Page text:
Saturday, June 16, 2012

Kay Lawrence - Billy of Boldre Wood

Billy of Boldre Wood
Boldre Woods Trilogy

By Kay Lawrence 

Kindle Version Available 

Product Description (from Amazon) 

Boldre Wood, a vast, wild, impenetrable forest, stretches from the eastern shores of the continent all the way to the west. Undisturbed by man, the forest is home to a miniature race of people who live in the ancient trees. Theirs is a dangerous world, where even the smallest insect is a formidable foe.
Shielded from these dangers by his parents during his early childhood, Barnaby 'Billy' Billicoot is brutally forced to face the reality of his world when he is orphaned at the age of fourteen.
As his mother lies dying from the viral infection raging through Angloak, she tells Billy of her belief that he will go on to make their world a better place. With his mother's dying prophecy ringing in his ears, Billy sets out to learn more about his home, only to be immediately attacked by the vicious stairway-men who rule the great stairs of the tree.
Can one young boy really make such a hostile world a better place, especially when he learns of a new threat facing Boldre Wood, more deadly and terrifying than anything they have ever seen before?

About the Author (from Amazon)

I always loved writing stories. It was one of the few things that ever won me praise in school. I wasn't good at maths, or catching a ball, or remembering historical dates and figures, but I could spin a yarn. I announced at an early age that I planned to be a writer and keep my parents in style. Now, all these years later I am a writer, though the style I'm keeping my parents in is probably not all they might have hoped for.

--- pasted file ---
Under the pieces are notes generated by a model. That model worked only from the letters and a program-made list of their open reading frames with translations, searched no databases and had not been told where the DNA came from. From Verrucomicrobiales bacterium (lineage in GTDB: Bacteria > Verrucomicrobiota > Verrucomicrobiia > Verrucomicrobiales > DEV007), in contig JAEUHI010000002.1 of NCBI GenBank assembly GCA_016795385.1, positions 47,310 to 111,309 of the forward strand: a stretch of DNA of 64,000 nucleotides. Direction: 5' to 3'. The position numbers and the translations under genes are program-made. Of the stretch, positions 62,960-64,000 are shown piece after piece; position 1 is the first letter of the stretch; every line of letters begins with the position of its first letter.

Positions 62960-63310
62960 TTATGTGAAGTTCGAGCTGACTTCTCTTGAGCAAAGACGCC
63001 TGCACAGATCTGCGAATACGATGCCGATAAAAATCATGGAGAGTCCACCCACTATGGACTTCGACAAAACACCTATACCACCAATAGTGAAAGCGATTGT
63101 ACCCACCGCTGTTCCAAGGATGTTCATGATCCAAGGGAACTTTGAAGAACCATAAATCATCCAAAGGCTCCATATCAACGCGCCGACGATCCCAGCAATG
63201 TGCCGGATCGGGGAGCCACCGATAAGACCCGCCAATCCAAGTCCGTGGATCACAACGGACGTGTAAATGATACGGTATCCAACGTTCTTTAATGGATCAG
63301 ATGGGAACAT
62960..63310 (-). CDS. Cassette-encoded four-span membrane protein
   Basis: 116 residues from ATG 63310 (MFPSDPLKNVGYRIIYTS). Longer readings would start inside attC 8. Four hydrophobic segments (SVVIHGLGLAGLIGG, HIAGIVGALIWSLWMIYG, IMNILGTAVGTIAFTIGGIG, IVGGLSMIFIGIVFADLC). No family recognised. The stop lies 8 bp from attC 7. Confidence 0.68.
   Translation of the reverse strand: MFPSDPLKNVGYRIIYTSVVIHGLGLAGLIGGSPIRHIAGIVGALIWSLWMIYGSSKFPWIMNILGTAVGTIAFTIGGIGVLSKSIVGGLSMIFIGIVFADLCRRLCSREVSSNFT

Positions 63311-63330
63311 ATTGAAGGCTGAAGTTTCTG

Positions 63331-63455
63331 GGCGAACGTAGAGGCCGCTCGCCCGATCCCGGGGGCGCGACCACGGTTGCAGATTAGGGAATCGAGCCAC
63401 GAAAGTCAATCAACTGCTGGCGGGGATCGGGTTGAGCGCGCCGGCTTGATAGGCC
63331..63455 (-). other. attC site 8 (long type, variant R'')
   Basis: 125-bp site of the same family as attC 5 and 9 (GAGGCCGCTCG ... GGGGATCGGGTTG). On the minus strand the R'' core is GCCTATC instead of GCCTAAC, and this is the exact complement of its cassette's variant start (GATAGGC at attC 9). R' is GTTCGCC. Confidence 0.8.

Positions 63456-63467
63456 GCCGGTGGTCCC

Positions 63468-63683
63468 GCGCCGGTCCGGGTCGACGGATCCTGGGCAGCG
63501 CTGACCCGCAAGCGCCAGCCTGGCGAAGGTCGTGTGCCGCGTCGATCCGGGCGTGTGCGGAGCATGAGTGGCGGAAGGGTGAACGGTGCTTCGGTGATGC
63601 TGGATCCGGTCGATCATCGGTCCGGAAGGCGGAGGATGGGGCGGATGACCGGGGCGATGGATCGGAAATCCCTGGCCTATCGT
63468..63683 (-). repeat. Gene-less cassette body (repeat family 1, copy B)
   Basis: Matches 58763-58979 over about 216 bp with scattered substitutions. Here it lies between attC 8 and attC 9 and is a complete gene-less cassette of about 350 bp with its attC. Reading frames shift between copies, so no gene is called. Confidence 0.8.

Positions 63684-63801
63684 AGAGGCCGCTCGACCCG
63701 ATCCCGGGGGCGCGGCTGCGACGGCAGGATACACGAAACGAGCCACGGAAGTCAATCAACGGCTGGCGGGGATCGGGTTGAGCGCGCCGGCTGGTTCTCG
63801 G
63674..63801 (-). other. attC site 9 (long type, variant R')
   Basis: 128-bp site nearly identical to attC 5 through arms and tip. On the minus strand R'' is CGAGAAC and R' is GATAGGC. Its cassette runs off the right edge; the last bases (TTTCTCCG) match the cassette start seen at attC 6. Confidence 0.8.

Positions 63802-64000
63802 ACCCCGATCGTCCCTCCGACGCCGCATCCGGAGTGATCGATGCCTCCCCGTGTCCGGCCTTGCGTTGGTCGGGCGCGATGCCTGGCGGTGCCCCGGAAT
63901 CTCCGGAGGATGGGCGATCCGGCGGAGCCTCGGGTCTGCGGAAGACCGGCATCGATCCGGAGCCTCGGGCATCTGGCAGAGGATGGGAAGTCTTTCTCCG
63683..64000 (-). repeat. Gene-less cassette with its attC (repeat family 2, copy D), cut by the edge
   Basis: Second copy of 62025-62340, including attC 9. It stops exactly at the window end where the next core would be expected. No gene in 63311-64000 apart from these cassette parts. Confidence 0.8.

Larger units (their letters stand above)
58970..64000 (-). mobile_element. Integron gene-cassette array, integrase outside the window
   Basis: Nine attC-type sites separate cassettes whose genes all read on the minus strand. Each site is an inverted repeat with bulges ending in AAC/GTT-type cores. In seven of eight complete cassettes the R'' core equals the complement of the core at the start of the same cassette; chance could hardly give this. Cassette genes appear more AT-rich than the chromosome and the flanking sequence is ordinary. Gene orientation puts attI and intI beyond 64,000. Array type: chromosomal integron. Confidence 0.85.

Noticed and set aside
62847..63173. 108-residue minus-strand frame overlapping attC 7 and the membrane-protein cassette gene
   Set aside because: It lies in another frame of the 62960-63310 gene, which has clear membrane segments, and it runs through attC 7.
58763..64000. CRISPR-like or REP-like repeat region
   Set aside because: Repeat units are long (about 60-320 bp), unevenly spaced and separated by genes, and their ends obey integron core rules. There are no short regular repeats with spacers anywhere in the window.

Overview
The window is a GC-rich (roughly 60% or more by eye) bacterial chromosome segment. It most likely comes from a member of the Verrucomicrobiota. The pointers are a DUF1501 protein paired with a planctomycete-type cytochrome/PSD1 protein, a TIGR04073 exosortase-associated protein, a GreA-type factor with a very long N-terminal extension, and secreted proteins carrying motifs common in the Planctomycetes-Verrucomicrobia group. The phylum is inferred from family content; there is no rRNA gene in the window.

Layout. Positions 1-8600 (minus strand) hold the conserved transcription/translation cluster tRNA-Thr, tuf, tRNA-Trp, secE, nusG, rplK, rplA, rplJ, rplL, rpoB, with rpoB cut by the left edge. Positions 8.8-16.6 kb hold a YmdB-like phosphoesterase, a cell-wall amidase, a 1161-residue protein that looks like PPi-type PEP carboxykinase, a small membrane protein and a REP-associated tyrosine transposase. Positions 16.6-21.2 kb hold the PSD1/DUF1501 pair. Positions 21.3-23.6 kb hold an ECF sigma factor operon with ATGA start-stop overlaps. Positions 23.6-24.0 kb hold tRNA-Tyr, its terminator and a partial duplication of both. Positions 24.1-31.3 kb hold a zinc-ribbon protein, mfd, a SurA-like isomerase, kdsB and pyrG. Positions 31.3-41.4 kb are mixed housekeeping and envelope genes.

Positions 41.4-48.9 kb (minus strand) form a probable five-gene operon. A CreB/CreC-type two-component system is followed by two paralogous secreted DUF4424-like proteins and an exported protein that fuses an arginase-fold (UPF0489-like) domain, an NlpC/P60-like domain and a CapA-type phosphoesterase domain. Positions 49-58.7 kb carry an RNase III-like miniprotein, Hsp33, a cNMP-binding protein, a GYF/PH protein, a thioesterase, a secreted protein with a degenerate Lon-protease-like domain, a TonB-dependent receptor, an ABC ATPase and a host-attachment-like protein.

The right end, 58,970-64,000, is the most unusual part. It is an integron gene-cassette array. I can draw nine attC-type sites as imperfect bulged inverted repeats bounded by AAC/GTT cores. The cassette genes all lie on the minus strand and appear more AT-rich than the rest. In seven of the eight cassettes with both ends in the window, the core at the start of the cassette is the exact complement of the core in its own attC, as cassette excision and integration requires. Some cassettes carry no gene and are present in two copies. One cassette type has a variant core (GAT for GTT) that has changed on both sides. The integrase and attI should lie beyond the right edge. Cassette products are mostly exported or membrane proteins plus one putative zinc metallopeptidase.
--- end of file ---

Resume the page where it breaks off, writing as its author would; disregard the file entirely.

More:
As a writer I'm a bit of a butterfly, flitting through age ranges and genre as the mood takes me. My children's fantasy adventure series, The Boldre Wood Trilogy, has now made its debut on Kindle in the form of Book One, Billy of Boldre Wood. Boldre Wood is home to a miniature race of people who live in the ancient trees, fighting for survival in a hostile world. Book Two will follow, hopefully, later this year.
In meantime, I'm working on a collection of short stories for Kindle, 'The QT Anthology', as well as adding to the growing library of shorts on my website:

O.Scarlett! REVIEW by Rachel

  This was a surprising book, and in the end I enjoyed it very much, other than one character who used d*** many times.  This one problem may make parents hesitate to allow their younger children to read the book, especially since the more acceptable Darn could have been used in it’s place.  Other than that, I was quite delighted with the story.

What child doesn’t dream of little people, and living in trees – this book has both.  It gets off to a really awkward start, a little girl in a school yard is telling a story to her friends, and then it switches over to a tree and rambles this way and that for a ways before landing with the main character.  I honestly nearly put the book down, the beginning was confusing and I didn’t see what it had to do with the story once it got under way, especially the little girl in the school yard.  But eventually, you arrive at the end of the introduction, and the story gets started.  Fortunately, I rarely let a bad introduction stop me from reading a story, because I found Billy to be a charming character, along with Tommy and Errol.

The story gets started with the three boys in the school yard.  You get to know them a bit before some catastrophe shakes the tree ... everyone runs to investigate.  Billy’s father is the floor hero – and he takes charge of the situation, but as the hours drag on and on, he doesn’t return home.  His father has fallen out of the tree.  They live on the 14th floor.